Hot answers tagged ux
Is there any way of identifying whether or not my visitors are using one of these plugins and how best to support it? By far the best way to support password managers is to use normal <form> tags and a normal form. If you don't do anything clever, then the password manager will do its job.
Is there any way of identifying whether or not my visitors are using one of these plugin? Yes. Users can install LastPass as a browser plugin. Thus you can rely on client side scripting languages to check if LastPass is installed. For instance, using NavigatorPlugins.plugins allows you to get the a PluginArray object, listing the plugins installed ...
Here's the problem: the EU and the US do not turn DST on and off at the same time; this March, there was a three weeks' difference between these events. Here's what happens during this period. Let's say you have an event every day at the same time and, since you are based in the US, you are going to adjust times using the US DST. Day (2001) United States ...
I'm not a UI/UX specialist, but based on my experience I would do the following: keep a boring but grandpa-recognizable links "Log In" and "Sign Up" at top right corner. make a nice call-to-action button "Become a ninja" and place it on the page content, linking to "sign up" page.
As you seem to be approaching it, this is probably going to be futile. At best, you're going to come up with a very small list of combinations that don't conflict in the base browsers, then find out that there are plenty of add-ons that then go ahead and use them which are common enough to be a problem anyway. You should avoid the standard patterns like ...
Most of these password managers are browser plugin based and work by populating the form fields and triggering a form submission as if the ueer pressed the submit button, to the server it appears as a normal form submission, no way to tell if it coming from a password manager.
To answer the actual question, one way to detect if users are using Lastpass is to provide some type of login field and use jQuery or similar to see if Lastpass has inserted the "background-image" it inserts into the login fields it can autofill. Here's an example of an email input field, all the stuff in the style tag has been added by Lastpass: <input ...
I'll suggest making your UX top priority than your SEO, I don't understand why would you get penalized for white space around your form labels. Forms are not exactly the best place to focus on when you are working on your SEO. If you really want to, you can have some descriptive text about the page, above or below the form. This way, it would serve as a data ...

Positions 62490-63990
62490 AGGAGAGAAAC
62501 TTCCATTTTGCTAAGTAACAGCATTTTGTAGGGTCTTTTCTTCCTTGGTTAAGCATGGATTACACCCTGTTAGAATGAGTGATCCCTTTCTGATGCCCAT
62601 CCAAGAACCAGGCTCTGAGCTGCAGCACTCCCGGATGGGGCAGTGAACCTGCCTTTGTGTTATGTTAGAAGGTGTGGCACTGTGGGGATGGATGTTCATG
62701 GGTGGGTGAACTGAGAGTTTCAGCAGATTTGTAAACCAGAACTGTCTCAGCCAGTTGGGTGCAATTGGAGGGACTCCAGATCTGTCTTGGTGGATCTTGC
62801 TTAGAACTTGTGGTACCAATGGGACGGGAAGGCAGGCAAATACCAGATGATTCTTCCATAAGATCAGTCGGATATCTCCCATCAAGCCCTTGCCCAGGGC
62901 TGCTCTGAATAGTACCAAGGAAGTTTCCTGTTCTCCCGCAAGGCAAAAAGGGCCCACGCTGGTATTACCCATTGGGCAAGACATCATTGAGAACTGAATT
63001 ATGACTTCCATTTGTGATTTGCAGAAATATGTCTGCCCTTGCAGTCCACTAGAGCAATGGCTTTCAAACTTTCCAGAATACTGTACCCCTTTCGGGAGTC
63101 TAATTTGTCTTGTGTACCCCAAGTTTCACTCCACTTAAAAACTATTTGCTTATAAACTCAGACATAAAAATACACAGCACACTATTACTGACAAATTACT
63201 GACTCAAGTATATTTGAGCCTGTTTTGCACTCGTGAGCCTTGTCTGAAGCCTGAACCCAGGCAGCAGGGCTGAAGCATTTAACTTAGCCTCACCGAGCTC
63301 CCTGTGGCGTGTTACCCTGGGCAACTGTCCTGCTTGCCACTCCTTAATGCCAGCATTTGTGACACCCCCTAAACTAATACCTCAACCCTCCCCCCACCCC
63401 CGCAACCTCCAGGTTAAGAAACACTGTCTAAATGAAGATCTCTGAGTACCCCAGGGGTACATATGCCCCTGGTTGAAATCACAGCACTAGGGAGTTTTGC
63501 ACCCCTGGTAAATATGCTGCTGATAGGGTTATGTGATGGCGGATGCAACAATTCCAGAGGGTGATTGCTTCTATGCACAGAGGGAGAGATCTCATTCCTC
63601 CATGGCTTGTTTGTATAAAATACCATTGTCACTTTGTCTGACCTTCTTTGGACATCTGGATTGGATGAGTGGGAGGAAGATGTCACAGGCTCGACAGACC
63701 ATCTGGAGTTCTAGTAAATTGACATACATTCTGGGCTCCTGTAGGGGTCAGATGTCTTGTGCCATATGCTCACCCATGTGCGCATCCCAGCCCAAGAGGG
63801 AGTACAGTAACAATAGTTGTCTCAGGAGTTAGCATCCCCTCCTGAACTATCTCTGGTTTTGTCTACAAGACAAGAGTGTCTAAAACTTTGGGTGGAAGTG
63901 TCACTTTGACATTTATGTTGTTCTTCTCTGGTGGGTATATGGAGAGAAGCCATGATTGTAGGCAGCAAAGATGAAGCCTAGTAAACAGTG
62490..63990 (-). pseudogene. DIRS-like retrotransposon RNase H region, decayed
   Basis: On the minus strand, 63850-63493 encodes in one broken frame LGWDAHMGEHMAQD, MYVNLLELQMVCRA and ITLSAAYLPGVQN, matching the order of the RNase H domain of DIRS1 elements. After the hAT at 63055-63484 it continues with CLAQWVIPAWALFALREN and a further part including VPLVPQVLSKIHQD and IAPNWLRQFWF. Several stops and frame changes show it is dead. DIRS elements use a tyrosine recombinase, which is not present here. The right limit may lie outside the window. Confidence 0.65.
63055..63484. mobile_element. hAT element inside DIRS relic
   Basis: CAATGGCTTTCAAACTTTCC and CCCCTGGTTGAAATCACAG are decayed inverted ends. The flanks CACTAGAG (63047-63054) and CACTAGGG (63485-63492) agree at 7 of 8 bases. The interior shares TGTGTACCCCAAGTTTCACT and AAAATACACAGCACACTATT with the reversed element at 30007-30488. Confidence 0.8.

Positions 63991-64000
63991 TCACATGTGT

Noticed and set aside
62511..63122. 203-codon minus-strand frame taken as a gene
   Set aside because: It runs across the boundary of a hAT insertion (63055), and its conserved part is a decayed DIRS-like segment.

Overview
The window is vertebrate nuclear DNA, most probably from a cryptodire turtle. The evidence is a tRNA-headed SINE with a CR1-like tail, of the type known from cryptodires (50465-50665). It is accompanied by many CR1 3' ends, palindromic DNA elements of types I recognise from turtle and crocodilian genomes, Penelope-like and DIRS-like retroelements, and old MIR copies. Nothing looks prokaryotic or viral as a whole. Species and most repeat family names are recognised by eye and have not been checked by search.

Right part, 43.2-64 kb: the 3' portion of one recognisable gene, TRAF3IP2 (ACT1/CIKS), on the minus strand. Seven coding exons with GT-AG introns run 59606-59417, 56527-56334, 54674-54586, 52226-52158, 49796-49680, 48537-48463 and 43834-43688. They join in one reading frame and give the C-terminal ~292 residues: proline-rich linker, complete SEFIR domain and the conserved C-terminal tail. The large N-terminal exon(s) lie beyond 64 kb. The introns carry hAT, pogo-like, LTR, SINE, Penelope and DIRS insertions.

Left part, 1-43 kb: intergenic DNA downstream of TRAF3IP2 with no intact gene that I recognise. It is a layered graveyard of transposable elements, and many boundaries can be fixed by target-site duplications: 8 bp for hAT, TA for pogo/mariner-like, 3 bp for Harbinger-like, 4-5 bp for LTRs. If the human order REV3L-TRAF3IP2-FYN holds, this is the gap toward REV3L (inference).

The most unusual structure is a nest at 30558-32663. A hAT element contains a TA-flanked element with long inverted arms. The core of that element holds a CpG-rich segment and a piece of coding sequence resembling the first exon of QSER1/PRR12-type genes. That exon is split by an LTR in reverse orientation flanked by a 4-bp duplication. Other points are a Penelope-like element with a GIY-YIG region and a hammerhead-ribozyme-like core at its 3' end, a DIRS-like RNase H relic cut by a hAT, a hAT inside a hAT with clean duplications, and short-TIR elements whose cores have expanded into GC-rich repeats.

You might want to check out this presentation on international SEO. http://www.distilled.net/blog/seo/mozcon-international-seo/
A/B tests and multivariate tests allow comparing the implemented content/design with an alternative. A script will randomly show the user either the original content/design or one of the alternatives. A back-end web software will allow the webmaster to compare how effective is each version by relating the presented content/design with accomplished goals. ...
I have read many good things about Popup Domination 3 (a brand new version). http://www.popupdomination.com/live/index2.html This is not an affiliate link and I have no vested interest in the product. I have just purchased it and it is dead simple to implement. You can time when during your pages' presentation to show a popup asking for contact info from ...
I've used click heat before: http://www.labsmedia.com/clickheat/index.html It is a self hosted, open source, PHP based heatmap system you can use for free. It works well for click tracking. As far as eye tracking goes, unless you have hardware, you are looking at mouse hover tracking. I think clicktail has it. You could use the mechanical turk as well, but ...
Zurb's Verify offers a bunch of different types of tests(see the tour) for trying out concepts, and has a plan at $9/mo. A slightly more expensive plan offers deeper detail on users, but you'll have to evaluate if you need it. For another heatmap option, there's Crazy Egg with a cheap plan at $9/mo. For eye-tracking, there's Silverback at $70. I'm not ...
Sounds like you might be looking for a heatmap. Here's one company that offers it.
A light background with dark text is easier on the eyes and your readers will appreciate it on a site with lots of text. Dark background websites are good for graphic centric sites, such as a photography gallery or something like that. The dark background can show the image colors better.
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